Glasgow City Council currently has its draft Air Quality Action Plan out for public consultation till Wednesday March 20th. You can access it via this link

The action plan contains 7 key priorities and 18 actions, many of which we’ve been helping to push over the years including improvements to monitoring, transport, neighbourhoods, energy, and more. We welcome the action plan however, we’ve also provided the below responses that we feel will help to strengthen the current draft.

If you agree - please feel free to submit all or some of the below as part of your response to questions 4 and 6 in the consultation:


4. Do you agree that the seven key priority actions identified within the AQAP are the main actions in respect of reducing air pollution levels within the City Centre Air Quality Management Area? 

Yes however, I wish the following points to be considered for inclusion within the AQAP.

On targets, Glasgow City Council should be clear that there is no acceptable level of air pollution. While recognising that the current Scottish legislative framework sets specific targets for different pollutants, the Council should go further than this statutory minimum standard and expressly set the World Health Organisation’s guidelines as our target. Glasgow has the most polluted air in Scotland so we need to have the most ambitious targets. There should therefore be an additional measure for Council officers to undertake an analysis of what policy interventions would be needed in order to hit the WHO guidelines; this will allow councillors to make informed decisions on what we need to do to deliver clean air. It is not enough for the Council to ‘take cognisance’ of the World Health Organisation; we must follow the science and deliver clean air for all in Glasgow.

GCC should also work with other local authorities and partner organisations to lobby the Scottish Government so that the next version of its Cleaner Air for Scotland strategy adopts the WHO guidelines, and delivers the powers, resources and political leadership to deliver those targets. 

On monitoring, while a review of air quality monitoring with a focus on priority sites is welcome, that review must be followed by action. Schools, hospitals and care homes are not the only sites with high numbers of the people most vulnerable to ill health as a result of air pollution. The scope of the priority sites should be extended to include all educational and healthcare settings, for example, covering nurseries and childcare settings, hospices, and health centres.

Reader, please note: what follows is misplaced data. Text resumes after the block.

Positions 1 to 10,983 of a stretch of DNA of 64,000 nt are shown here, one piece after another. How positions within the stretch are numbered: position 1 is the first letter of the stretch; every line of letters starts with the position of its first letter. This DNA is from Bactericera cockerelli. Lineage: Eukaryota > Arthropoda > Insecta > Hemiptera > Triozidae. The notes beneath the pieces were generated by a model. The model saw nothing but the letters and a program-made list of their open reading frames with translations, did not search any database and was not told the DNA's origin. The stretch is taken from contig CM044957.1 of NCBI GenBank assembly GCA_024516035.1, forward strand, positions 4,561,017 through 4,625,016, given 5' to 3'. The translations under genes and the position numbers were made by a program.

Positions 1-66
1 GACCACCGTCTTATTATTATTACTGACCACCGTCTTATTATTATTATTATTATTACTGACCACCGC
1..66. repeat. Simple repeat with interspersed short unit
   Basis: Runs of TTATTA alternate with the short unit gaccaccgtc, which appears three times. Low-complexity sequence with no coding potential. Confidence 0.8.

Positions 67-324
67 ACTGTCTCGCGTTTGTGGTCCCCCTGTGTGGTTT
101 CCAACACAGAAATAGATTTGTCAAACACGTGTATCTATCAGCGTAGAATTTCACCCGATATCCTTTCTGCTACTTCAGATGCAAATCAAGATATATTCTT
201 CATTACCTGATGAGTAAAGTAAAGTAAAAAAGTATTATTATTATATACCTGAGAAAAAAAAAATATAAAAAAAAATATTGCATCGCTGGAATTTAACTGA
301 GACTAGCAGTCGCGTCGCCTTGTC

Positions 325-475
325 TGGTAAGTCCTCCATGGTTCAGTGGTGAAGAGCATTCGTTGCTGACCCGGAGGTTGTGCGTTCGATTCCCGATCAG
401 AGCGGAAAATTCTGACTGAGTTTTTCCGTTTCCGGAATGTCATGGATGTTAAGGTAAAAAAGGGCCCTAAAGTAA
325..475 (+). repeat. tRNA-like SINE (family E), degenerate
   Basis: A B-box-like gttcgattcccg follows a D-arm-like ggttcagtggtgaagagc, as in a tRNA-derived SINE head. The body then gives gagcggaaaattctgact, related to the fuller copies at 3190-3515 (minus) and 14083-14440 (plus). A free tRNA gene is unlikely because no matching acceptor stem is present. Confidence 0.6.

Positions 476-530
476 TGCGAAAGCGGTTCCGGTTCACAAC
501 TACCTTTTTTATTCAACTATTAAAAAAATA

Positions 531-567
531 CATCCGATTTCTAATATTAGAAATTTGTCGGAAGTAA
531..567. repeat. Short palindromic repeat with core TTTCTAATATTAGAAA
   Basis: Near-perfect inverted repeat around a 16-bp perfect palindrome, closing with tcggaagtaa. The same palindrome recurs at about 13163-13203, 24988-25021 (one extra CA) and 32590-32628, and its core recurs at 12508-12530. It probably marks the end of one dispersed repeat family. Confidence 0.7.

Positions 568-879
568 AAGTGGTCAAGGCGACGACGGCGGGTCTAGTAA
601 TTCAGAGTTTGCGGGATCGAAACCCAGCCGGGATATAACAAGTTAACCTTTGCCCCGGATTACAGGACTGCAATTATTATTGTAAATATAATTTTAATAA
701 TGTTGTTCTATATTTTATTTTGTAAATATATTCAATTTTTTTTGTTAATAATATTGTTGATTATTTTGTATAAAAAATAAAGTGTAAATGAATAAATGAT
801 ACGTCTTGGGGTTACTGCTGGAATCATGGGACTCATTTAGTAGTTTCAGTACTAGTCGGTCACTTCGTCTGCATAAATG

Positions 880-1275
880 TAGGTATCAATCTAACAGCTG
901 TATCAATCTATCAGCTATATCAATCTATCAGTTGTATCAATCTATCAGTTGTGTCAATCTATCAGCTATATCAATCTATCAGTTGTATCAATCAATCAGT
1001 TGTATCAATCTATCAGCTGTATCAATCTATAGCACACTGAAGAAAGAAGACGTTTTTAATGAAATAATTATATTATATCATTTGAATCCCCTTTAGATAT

Each such priority site should have a diffusion tube passive monitor placed on the grounds or on the perimeter, with more detailed monitoring arrangements to be introduced at the most polluted sites. While recognising the limits of the current statutory framework, the Council should adopt its own advisory targets for pollutant levels at these sites, with an aim of WHO guideline compliance with interim targets, timelines for delivery and regular reporting. 

The review should consider the potential for the Council to work with other organisations in the city also working on air quality to develop as broad a monitoring network as possible and to help inform the deployment of the Council’s own monitoring. 

On transport, it is not going to be possible to meet both climate and air quality objectives without radically transforming the way people move in and around Glasgow. The Glasgow Transport Strategy must be delivered in full and as quickly as possible, including but not limited to the Clyde Metro public transport network, the City Network of widespread and integrated active travel infrastructure, the reform of Glasgow’s bus network through the Glasgow Bus Partnership, and the implementation of low-traffic neighbourhoods and 20-minute communities through the Liveable Neighbourhoods programme. In particular, the Council ought to work with SPT, the Glasgow City Region, transport operators and the Scottish Government to prioritise funding to deliver bus priority corridors on major routes in and out of Glasgow, building on the initial feasibility work carried out by the council. Space on Glasgow’s streets must be reallocated away from private cars and towards public transport and active travel, with specific plans for the transformation of the city-centre stretch of the M8 and the reprofiling of other major road infrastructure such as the Clydeside Expressway and Shieldhall Overpass.